https://www.austinchronicle.com/arts/2016-02-05/shit-faced-shakespeare/

Shit-faced Shakespeare

Highbrow meets lowbrow for an irreverent happy hour take on A Midsummer Night's Dream

Reviewed by Stephanie Carll, February 5, 2016, Arts

Shakespeare purists and prudes beware: Magnificent Bastard Productions' Shit-faced Shakespeare is not for the easily offended. Unsanctimonious and rife with sexual innuendos, the UK hit has crossed the pond to Boston and now Austin, bringing its irreverent and inebriated rendition of A Midsummer Night's Dream to Spider House Ballroom. Juxtaposing the highbrow with the lowbrow, the premise is simple: Five classically trained actors – one of whom is positively shit-faced drunk – perform an abridged version of Shakespeare's comedy. The calculable result: It's a fucking mess. A fucking spectacular mess.

Daniel Berger-Jones is the show's compère of the evening. Part emcee, part safety patrol, he introduces the concept of the production by presenting the empty beer cans and Tito's vodka consumed by the randomly chosen actor in the hours leading up to the performance. Berger-Jones' flamboyant ringmaster costume – top hat, gold sparkle pants, and vest (sans shirt, natch) – alludes to the chaos to follow. At Shit-faced Shakespeare, two things are taken very seriously: safety and sobriety. Instruments are given to audience members who pledge to "bang" or "blow" if they suspect the drunken actor is in danger of sobering up, and the compère retains a horn of his own to regulate the performance and ensure the safety of everyone present. One lucky audience member is entrusted with "The Bucket" – you know, just in case.

Once the play begins, things begin to unravel quickly, to the delight of the audience. Shakespeare plays second-fiddle to the spectacle at hand: On opening night, Stacey Norris, the actor playing Helena, was the designated drunk, and she was fucking hammered. As her sober castmates improvised and desperately tried to keep the play going, Norris dropped F-bombs, broke character, heckled her fellow actors and the audience, and explained Shakespeare's sexual innuendos ("to 'die' – that means to orgasm"). The cast's dexterity with language is impressive, but the "play" clearly revolves around the disposition of the drunk. Luckily, Norris was, for the most part, an endearing drunk and joyfully complied with the audience's periodic demand that she hit the sauce some more. It is difficult to decipher the scripted bits from the spontaneous ones – a testament to the talent of the entire cast – although at times excessive hamming by sober actors fell flat, as it paled in comparison to the humor surrounding the boozer.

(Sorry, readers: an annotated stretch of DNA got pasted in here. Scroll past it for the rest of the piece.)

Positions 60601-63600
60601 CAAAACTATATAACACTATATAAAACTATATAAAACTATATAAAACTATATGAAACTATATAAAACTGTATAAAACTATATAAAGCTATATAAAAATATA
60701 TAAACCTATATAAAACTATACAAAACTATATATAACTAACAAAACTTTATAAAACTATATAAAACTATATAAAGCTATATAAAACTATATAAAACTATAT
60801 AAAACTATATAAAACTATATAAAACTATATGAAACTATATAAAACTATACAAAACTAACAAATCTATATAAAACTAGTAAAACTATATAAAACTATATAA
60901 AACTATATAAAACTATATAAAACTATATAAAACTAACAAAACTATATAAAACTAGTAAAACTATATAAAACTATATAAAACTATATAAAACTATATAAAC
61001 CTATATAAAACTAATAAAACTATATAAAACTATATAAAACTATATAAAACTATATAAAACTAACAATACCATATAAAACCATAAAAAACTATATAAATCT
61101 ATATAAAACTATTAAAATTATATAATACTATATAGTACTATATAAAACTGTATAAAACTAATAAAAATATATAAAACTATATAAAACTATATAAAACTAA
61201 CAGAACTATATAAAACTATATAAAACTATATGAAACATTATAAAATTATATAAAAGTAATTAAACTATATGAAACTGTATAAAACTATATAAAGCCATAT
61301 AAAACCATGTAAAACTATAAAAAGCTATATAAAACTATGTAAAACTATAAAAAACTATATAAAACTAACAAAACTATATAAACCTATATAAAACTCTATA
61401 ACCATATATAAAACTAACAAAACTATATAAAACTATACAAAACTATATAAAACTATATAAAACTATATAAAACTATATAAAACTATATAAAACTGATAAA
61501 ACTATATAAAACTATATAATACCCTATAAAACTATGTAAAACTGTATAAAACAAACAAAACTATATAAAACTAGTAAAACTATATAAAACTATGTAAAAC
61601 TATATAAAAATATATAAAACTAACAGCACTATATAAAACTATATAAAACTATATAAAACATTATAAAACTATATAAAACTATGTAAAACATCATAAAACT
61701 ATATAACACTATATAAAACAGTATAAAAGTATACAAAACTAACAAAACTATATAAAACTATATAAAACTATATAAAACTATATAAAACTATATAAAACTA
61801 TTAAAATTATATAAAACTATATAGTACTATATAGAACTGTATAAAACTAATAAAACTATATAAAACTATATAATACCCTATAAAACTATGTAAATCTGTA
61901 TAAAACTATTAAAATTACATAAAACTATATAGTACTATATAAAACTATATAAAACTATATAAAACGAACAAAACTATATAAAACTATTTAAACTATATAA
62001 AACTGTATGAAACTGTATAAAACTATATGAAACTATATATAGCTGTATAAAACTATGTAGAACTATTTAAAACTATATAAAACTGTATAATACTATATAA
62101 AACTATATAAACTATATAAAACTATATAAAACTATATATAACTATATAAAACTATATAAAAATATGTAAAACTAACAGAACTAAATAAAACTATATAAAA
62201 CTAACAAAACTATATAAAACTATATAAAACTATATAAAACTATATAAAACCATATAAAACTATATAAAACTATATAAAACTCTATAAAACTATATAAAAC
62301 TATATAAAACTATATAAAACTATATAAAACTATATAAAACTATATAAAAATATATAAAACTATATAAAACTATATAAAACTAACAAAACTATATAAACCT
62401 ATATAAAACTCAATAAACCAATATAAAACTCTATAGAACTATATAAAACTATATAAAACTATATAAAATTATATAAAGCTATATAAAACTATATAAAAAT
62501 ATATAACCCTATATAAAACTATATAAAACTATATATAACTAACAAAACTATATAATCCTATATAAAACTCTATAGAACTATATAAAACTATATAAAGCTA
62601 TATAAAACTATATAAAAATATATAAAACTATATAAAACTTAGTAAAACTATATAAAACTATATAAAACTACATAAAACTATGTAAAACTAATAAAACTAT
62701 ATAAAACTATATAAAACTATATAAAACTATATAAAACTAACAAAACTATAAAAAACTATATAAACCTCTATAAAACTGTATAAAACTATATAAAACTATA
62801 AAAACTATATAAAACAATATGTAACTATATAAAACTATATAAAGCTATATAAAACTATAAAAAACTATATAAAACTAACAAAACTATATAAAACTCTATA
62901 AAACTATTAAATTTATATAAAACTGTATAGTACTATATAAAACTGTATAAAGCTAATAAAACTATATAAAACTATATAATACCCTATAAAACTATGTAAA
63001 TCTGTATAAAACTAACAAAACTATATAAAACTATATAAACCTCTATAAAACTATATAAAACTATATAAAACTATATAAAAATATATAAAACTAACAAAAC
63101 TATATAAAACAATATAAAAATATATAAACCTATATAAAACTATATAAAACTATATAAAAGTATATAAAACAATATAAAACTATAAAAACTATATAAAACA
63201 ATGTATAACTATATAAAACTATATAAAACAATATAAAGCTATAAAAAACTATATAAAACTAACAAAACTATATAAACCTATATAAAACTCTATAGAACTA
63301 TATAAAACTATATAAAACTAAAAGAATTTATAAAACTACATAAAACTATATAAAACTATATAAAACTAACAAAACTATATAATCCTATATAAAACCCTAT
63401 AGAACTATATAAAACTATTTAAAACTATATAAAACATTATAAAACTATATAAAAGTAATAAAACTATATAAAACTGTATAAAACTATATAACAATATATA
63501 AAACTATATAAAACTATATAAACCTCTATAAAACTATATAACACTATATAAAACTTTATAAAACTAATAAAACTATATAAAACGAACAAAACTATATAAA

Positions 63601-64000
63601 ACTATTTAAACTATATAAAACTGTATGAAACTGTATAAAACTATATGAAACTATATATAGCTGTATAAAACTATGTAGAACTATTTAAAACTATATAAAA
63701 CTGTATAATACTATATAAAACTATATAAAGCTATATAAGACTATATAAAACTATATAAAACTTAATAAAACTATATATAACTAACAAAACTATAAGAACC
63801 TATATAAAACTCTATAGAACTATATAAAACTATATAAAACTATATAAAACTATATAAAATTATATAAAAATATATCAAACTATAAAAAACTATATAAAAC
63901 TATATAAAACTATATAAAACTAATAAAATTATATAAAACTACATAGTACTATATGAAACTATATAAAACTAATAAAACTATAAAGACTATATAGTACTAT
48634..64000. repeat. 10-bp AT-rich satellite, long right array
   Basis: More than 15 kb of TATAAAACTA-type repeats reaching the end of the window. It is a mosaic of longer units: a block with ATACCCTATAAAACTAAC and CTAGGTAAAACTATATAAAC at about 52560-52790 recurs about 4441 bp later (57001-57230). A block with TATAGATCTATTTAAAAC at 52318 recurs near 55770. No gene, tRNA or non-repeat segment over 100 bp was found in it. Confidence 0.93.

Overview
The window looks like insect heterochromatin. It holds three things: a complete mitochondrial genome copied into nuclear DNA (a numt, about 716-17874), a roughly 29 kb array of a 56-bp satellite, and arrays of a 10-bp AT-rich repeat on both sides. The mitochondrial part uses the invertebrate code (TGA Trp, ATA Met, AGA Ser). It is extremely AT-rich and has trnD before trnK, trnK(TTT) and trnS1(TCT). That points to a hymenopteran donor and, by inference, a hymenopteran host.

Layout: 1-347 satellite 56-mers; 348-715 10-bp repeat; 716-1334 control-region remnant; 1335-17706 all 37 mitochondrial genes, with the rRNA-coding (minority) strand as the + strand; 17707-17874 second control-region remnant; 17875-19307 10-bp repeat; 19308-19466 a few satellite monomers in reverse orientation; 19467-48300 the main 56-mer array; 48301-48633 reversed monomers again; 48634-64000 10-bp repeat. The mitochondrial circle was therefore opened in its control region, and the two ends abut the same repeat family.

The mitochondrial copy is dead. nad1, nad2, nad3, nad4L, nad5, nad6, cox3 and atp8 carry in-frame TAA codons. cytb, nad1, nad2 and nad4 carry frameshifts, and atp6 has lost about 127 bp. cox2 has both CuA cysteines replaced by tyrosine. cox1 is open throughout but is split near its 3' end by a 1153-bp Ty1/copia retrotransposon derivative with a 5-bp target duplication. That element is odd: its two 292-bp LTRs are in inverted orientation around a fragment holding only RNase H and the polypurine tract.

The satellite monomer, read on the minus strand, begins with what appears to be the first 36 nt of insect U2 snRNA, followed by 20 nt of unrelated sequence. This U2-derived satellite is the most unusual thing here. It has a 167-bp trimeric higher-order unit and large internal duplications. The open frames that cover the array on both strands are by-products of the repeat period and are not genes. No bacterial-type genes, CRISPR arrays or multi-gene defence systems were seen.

While slurred tangents often dragged the story into an amusing pit of chaos (and the compère's duty of keeping the cast on track felt like herding cats), an unexpected emotional response occurred in the audience: sympathy, mixed with a little anxiety and embarrassment. For anyone who has spent a day nursing a hangover, regretfully reading drunken texts, or endlessly replaying the train wreck of events from the previous night, watching the shit-faced actor is both a remorseful stroll down memory lane and a cautionary reminder. But Norris, bless her heart, bravely flew her FUBAR flag for the sold-out crowd and aside from some unintelligible lines, an overlong penis-poking bit, and calling out ineffective production elements ("this is a piece of shite direction"), she seemed to escape with her dignity intact – but let's ask her in the morning.

The show is thoughtfully kept around an hour, and space is made for inevitable drunken antics by cutting all storylines and characters, save the Lovers and Puck (played by Lewis Ironside, the show's director). Shakespeare novices, take heart: The cast freely offers exposition and ad libs to highlight key plot points. Shakespeare aficionados, take heed: You may think the show blasphemous at times, but keep in mind the irreverent innovation of the author, a man who, when he couldn't find the right word, just, you know, MADE ONE UP. Veterans of the UK and Boston casts are opening the show's Austin debut, and over the next couple weeks, local talents will replace them for the remainder of the run. Whether or not you're a fan of the Bard or booze, Shit-faced Shakespeare delivers one happy hour of comedy – dirty and with a twist.


Shit-faced Shakespeare

Spider House Ballroom, 2906 Fruth
www.shit-facedshakespeare.com
Through March 26
Running time: 1 hr.

Copyright © 2020 Austin Chronicle Corporation. All rights reserved.

Information is power. Support the free press, so we can support Austin.   Support the Chronicle